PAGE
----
Thursday, November 29, 2007

Ubisoft coming to Perth?

I went to the pulse expo this evening, where one of the speakers mentioned that Ubisoft are in town (Perth, Western Australia), looking to set up a studio.


Wednesday, November 28, 2007

A chat server using fibra.

The following code is a very simple chat server implemented using cooperative threads in the fibra 0.01 framework. Explanation follows below.
import fibra
import as network
import fibra.plugins.tasks as tasks

class Chatter(object):
def __init__(self, address):
self.address = address
self.members = {}

def listener(self):
while True:
conn = (yield network.listen(self.address))
yield tasks.spawn(self.login(conn))

def login(self, conn):
handle = None
while handle is None:
yield network.send(conn, 'What is your handle?')
handle = (yield network.receive(conn))
if handle in self.members:
yield network.send(conn, 'That handle is already taken.')
handle = None
self.members[handle] = conn
yield tasks.spawn(, handle))

def lost_conn(self, conn, handle):
if handle in self.members:
yield self.broadcast('%s has left the chat.' % handle)

def broadcast(self, text):
for member, conn in self.members.items():
yield network.send(conn, text)
except network.NetworkError:
yield tasks.on_finish(self.lost_conn(conn, member))

def closed_socket(self, conn, handle):
yield network.on_lost_connection(conn)
yield self.lost_conn(conn, handle)

def chat(self, conn, handle):
yield tasks.on_finish(self.lost_conn(conn, handle))
yield tasks.spawn(self.closed_socket(conn, handle))
yield self.broadcast('%s has joined the chat.' % handle)
data = ''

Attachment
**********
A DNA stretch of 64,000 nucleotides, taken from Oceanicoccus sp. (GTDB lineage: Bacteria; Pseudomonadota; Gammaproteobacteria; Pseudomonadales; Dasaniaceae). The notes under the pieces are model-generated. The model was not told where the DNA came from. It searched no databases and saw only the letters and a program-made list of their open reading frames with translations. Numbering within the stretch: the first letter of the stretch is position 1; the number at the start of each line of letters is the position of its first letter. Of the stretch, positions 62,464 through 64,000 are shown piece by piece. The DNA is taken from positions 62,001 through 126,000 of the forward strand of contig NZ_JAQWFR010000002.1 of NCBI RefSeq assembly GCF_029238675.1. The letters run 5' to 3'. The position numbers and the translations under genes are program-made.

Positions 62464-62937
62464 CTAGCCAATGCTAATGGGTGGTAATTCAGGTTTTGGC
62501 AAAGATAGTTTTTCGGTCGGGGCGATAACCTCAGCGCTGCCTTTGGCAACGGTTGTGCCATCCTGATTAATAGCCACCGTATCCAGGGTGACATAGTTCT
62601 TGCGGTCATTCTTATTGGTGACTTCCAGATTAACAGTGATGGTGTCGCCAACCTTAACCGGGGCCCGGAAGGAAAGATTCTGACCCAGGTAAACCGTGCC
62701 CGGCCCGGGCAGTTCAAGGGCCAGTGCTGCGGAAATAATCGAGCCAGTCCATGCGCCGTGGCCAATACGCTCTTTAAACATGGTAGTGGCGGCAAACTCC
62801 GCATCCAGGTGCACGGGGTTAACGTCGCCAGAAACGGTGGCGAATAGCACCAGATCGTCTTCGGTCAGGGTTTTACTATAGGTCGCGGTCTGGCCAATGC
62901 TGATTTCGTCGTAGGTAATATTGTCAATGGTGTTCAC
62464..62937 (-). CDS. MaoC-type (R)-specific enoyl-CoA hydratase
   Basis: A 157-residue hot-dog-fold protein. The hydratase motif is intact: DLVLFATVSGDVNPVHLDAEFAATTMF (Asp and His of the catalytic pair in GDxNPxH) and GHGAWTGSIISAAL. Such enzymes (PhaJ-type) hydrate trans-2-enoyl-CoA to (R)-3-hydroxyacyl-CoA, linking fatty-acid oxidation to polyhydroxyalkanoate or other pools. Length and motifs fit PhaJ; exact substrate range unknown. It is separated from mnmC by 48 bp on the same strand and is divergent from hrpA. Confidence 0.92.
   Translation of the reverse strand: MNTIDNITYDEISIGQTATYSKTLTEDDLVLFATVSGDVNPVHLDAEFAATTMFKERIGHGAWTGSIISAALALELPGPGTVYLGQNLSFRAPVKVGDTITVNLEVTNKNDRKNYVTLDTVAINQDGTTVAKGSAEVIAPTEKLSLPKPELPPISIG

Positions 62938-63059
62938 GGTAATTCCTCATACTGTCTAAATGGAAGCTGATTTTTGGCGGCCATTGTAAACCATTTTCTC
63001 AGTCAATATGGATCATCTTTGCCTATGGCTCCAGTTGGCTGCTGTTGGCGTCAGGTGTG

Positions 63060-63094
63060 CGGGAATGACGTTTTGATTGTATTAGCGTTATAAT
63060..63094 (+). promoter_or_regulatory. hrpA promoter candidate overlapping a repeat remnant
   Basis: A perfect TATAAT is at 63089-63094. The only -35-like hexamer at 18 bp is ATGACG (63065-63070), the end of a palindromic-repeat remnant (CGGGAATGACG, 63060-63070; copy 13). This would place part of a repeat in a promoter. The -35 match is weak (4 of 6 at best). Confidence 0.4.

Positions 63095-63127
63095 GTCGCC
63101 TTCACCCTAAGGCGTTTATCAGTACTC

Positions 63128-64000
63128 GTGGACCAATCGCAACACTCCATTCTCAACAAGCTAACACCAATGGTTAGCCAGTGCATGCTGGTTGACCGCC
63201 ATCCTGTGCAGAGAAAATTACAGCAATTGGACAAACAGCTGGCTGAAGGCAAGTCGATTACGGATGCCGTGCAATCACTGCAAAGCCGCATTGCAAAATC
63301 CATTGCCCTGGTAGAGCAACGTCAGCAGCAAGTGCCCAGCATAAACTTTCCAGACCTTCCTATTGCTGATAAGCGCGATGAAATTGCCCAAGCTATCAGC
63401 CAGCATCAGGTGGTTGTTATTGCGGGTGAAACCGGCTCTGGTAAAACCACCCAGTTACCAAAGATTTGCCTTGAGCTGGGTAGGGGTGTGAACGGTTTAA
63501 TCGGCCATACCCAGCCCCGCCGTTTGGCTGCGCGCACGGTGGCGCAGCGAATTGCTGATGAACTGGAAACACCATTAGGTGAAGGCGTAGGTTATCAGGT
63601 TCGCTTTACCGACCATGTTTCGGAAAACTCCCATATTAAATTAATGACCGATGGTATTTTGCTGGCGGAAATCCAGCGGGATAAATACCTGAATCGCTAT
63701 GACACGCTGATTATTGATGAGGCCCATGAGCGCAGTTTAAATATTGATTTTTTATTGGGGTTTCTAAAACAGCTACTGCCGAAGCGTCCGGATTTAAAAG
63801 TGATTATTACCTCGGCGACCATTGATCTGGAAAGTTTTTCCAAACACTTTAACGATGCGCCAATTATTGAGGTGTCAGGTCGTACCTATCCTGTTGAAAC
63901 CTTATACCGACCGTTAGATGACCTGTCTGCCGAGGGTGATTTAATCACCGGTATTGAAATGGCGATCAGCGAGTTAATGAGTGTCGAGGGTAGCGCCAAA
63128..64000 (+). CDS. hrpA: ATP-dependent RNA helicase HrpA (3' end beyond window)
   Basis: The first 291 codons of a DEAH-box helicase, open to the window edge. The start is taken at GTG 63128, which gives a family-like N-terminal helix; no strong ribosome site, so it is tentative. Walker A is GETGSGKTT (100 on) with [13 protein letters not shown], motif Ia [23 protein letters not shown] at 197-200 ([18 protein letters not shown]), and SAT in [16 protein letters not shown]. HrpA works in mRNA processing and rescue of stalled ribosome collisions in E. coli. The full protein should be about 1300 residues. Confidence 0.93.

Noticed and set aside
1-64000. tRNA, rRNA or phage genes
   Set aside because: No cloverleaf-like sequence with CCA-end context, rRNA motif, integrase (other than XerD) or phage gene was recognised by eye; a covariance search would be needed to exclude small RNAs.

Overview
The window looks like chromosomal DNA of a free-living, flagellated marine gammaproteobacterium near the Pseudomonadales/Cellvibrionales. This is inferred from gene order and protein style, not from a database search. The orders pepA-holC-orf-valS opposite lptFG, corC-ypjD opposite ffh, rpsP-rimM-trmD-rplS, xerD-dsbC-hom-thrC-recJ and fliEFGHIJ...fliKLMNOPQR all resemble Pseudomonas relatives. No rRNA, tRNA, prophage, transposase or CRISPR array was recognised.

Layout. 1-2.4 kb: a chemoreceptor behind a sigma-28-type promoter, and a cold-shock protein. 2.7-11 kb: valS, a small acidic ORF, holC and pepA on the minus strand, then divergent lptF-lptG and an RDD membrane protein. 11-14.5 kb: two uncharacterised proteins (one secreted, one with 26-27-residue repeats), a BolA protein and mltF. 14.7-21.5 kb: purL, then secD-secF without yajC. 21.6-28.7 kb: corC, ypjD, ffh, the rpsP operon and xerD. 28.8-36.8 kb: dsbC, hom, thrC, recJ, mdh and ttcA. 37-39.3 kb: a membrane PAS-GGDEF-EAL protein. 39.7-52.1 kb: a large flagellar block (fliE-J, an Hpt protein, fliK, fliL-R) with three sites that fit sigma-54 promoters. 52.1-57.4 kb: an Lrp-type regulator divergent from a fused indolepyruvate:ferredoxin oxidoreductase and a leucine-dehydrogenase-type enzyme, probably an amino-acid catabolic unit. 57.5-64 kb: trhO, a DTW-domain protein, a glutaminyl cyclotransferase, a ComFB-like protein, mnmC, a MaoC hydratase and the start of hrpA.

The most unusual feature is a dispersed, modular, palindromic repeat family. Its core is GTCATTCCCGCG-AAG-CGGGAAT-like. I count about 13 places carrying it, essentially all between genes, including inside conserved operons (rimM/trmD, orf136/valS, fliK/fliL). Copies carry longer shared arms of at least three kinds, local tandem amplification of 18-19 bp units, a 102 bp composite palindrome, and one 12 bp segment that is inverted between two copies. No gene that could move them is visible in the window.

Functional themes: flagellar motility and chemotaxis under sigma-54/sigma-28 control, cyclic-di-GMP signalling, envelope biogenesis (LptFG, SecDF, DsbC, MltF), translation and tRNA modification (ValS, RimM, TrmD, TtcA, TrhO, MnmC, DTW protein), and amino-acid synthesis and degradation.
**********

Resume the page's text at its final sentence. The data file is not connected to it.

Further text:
while True:
data = yield network.receive(conn)
except network.NetworkError:
if data == '/quit': break
yield self.broadcast('%s says: %s' % (handle, data))
yield network.close(conn)

if __name__ == "__main__":
chatter = Chatter(('localhost',1980))
s = fibra.Schedule()
while s.tick(): pass

The Chatter class has 6 methods, which are all python generators, which in the context of fibra, I call tasklets.

At the bottom of the code, a fibra Schedule is created, and the NetworkPlugin is registered. The NetworkPlugin allows tasklets to yield certain values which perform network related operations. The main tasklet, chatter.listener, is installed into the scheduler, then the schedule is continually ticked in a while loop. The while loop will finish when there are no more tasklets to run.

So, what does the listener method do? It creates a tasklet, and yields the network.listen object, which will return a new connection when someone connects to the address passed into the network.listen call. This is a non-blocking operation. When the connection object is returned, the listener method spawns a new tasklet (self.login) with the connection, then goes back to listening for another new connection. The self.login tasklet will continue to run concurrently while the listen method is waiting.

The login method sends a prompt to the new connection, asking for a handle to identify the user. If the handle has not already been used, it spawns a chat tasklet and then exits.

The first line of the chat tasklet schedules another tasklet (self.lost_conn) which will be run when the chat tasklet finishes. The second line spawns a tasklet (self.closed_socket) which waits for the socket to close unexpectedly. The chat tasklet then broadcasts a message to any users who are already logged in. It then loops, sending chat messages to all users as they are received. Finally, if the tasklet receives a '/quit' line, it breaks out of the loop and closes the socket and finishes. At this point, the self.lost_conn task is awakened and runs.

If you want to test this code yourself, start the server, and telnet to localhost 1980.

Friday, November 23, 2007

Why do sockets die?

I'm testing a network lib, which uses select for polling socket.